But, hey, if guns save lives, it logically follows that gun laws cost lives.

Suzanna Hupp and her parents were having lunch at Luby’s cafeteria in Killeen, Texas, when a man began shooting diners with his handgun, even stopping to reload. Suzanna’s parents were two of the 23 people killed. (Twenty more were wounded.)

Suzanna owned a handgun, but because Texas law at the time did not permit her to carry it with her, she left it in her car. She’s confident that she could have stopped the shooting spree if she had her gun. (Texas has since changed its law.)

Today, 40 states issue permits to competent, law-abiding adults to carry concealed handguns (Vermont and Alaska have the most libertarian approach: no permit needed. Arizona is about to join that exclusive club.) Every time a carry law was debated, anti-gun activists predicted outbreaks of gun violence after fender-benders, card games, and domestic quarrels.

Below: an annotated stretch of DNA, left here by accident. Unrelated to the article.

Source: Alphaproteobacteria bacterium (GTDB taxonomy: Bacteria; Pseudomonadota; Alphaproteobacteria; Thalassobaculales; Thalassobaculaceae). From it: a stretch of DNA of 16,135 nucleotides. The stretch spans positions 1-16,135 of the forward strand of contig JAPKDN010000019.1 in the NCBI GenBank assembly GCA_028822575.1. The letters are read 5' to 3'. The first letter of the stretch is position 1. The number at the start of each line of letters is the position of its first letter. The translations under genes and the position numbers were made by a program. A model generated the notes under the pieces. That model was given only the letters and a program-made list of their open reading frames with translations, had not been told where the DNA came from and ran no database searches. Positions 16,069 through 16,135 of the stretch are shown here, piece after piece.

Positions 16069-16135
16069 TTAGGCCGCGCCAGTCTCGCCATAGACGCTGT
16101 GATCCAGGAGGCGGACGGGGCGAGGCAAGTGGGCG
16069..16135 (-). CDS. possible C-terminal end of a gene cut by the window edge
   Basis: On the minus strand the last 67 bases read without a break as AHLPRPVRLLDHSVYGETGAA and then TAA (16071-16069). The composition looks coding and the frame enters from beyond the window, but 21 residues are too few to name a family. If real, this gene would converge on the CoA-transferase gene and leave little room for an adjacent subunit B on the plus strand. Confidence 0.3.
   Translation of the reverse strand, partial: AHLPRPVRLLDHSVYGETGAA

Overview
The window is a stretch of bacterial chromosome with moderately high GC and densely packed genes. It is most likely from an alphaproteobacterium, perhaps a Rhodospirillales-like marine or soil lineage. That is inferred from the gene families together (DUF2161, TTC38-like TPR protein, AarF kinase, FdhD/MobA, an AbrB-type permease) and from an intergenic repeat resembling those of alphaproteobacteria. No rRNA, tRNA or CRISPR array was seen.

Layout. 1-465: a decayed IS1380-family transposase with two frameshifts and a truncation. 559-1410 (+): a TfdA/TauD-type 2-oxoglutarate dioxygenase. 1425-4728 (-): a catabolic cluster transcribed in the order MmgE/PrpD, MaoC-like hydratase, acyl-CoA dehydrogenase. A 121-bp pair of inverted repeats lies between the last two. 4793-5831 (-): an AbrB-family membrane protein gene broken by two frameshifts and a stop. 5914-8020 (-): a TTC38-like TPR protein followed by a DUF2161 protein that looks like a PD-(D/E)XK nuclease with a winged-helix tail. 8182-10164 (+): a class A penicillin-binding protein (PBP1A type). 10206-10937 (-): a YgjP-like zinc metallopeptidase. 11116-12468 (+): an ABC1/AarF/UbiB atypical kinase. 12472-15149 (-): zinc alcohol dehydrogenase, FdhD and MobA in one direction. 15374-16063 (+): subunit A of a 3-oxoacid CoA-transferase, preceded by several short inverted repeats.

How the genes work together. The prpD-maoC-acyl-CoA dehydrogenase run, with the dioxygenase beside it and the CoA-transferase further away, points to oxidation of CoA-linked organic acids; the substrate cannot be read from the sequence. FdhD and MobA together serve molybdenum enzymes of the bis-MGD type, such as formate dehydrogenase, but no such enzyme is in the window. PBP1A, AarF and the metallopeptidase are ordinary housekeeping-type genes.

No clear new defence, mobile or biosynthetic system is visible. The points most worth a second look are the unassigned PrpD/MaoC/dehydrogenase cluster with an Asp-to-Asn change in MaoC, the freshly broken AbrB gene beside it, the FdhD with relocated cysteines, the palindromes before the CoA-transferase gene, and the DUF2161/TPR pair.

What happened?

John Lott, in More Guns, Less Crime, explains that crime fell by 10 percent in the year after the laws were passed. A reason for the drop in crime may have been that criminals suddenly worried that their next victim might be armed. Indeed, criminals in states with high civilian gun ownership were the most worried about encountering armed victims.

In Canada and Britain, both with tough gun-control laws, almost half of all burglaries occur when residents are home. But in the United States, where many households contain guns, only 13 percent of burglaries happen when someone is at home.